(And, having mentioned captive portals…isn’t a Wi-Fi “pay page” pretty much the same thing from a “what are you looking at” perspective? That’s where you create a bogus DNS and redirect *all* the users’ traffic to a placeholder page until they have signed up or logged in. The problem with a portal page or proxy of any sort over TLS is that you have you present a certificate first, which produces a warning up front.)

You can do exactly this sort of HTTPS content inspection in Sophos’s UTM and Web Appliance products (the former is 100% free for home use, see right sidebar :-), so it’s not exactly unusual, nor is it particularly high-cost. OTOH, I suspect that “from a network design and cost perspective,” as you put it, the air-to-ground linkup for in-flight Wi-Fi is the tricky/costly part, easily exhausted by video-hungry passengers and well-worth managing more closely than on a terrestrial network :-)


i was going to mention the Wi-Fi access scheme (encountered it most recently last night) but you beat me to it.


Seems to me that this is not good news for unsophisticated/average users. They don’t know what to choose when they get an certificate error as it is. This trains them to just go “oh, well that’s OK.” Then, the next time they’re at a coffee shop and someone is actually trying a MitM attack, they might just go, “oh, well that’s OK” to any certificate warning the browser throws up.


Why one could be sure none will try this type of attack in the plane? The sertificate is forged anyway so none will become suspicious about forgery.


Good point. Especially if the little laminated “how to use Wi-Fi n flight” card in the seat pocket includes a warning that accepting the access point’s proxy certificate will be necessary…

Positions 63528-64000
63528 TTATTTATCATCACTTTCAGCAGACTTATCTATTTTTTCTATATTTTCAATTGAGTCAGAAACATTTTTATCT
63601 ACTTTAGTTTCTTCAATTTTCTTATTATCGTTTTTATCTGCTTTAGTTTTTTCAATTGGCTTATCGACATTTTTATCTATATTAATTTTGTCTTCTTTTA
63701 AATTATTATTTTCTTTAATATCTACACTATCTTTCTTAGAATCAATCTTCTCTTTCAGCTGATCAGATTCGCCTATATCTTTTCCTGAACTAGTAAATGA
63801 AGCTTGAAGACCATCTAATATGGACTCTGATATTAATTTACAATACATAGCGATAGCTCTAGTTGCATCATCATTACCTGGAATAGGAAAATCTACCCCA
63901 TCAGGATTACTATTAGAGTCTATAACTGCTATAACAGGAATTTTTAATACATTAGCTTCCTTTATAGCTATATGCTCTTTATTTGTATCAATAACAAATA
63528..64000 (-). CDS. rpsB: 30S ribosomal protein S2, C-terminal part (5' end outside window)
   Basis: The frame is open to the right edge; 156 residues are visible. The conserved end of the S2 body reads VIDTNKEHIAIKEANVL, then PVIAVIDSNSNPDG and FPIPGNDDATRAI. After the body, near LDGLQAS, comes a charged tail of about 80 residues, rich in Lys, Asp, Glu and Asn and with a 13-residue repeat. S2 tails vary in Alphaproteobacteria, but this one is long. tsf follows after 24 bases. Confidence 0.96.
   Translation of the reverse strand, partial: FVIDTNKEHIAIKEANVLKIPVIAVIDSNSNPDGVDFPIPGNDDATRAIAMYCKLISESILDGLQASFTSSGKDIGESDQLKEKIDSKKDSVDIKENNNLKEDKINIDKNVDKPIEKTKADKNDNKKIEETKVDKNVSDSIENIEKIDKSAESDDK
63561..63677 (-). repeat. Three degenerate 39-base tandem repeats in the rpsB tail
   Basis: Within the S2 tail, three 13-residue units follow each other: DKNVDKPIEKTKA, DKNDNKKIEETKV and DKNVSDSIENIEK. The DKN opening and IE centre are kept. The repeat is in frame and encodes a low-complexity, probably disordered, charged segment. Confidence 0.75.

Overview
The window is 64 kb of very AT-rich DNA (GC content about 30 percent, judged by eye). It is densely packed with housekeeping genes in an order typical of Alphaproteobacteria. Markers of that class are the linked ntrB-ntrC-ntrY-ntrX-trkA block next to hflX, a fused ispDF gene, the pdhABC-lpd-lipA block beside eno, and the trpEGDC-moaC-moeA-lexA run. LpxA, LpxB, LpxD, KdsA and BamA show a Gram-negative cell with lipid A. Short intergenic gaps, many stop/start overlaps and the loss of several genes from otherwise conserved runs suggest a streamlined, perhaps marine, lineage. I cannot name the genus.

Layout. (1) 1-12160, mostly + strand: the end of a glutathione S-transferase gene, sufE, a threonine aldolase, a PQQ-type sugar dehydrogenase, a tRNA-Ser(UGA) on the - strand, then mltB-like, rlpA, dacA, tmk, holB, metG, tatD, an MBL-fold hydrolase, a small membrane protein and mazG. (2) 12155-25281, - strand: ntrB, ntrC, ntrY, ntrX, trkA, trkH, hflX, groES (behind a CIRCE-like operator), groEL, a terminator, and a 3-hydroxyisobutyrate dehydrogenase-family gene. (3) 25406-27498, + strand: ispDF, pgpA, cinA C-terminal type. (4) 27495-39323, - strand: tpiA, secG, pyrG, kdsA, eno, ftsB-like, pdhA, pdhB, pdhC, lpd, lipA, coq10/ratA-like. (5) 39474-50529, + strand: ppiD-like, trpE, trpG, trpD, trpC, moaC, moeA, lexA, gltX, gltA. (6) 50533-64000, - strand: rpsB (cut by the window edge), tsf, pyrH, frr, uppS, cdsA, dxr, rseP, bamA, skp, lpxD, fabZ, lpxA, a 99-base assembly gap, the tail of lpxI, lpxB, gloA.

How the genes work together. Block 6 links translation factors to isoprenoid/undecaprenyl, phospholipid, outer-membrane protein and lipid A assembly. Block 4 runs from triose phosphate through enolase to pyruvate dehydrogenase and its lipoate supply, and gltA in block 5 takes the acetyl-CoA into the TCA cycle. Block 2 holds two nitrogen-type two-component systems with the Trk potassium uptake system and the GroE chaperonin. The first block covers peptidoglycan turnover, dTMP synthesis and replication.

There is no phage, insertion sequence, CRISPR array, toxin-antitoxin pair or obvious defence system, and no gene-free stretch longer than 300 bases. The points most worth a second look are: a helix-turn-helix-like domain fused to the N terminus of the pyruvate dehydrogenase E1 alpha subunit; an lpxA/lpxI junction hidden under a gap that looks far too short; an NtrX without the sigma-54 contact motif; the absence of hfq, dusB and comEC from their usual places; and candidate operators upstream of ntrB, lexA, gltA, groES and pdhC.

All passengers would have to do is connect to a vpn then visit the streaming site.


Or you could just take a book with you. Instant on, high-resolution text, the batteries never run out, they keep running even if someone spills red wine on them, and they even work offline.

Oh, and no DRM, so you can swap with another passenger when you finish.


There are much better ways of traffic shaping than this.

In my opinion, an SSL certificate is like a signature (actually, it IS a signature).

Forging someone else’s signature is a serious crime and forging SSL certificates should also be a criminal violation with serious penalties.


You all realize that Gogo is providing internet access on an airplane?
Gogo can not handle HTTPS connections at all.

The airplane flies from Miami to Dallas.
The passenger wants to access HTTPS Gmail.
As the plane flies, it connects and disconnects from several Internet Service Providers.
Gogo can not provide a stable HTTPS connection.
Gogo has to fake the HTTPS connection.

And of course, streaming video will never work when flying across the country. How could streaming video ever work in this setup?

As the internet becomes more secure, and HTTPS websites more common, the Gogo service becomes less workable.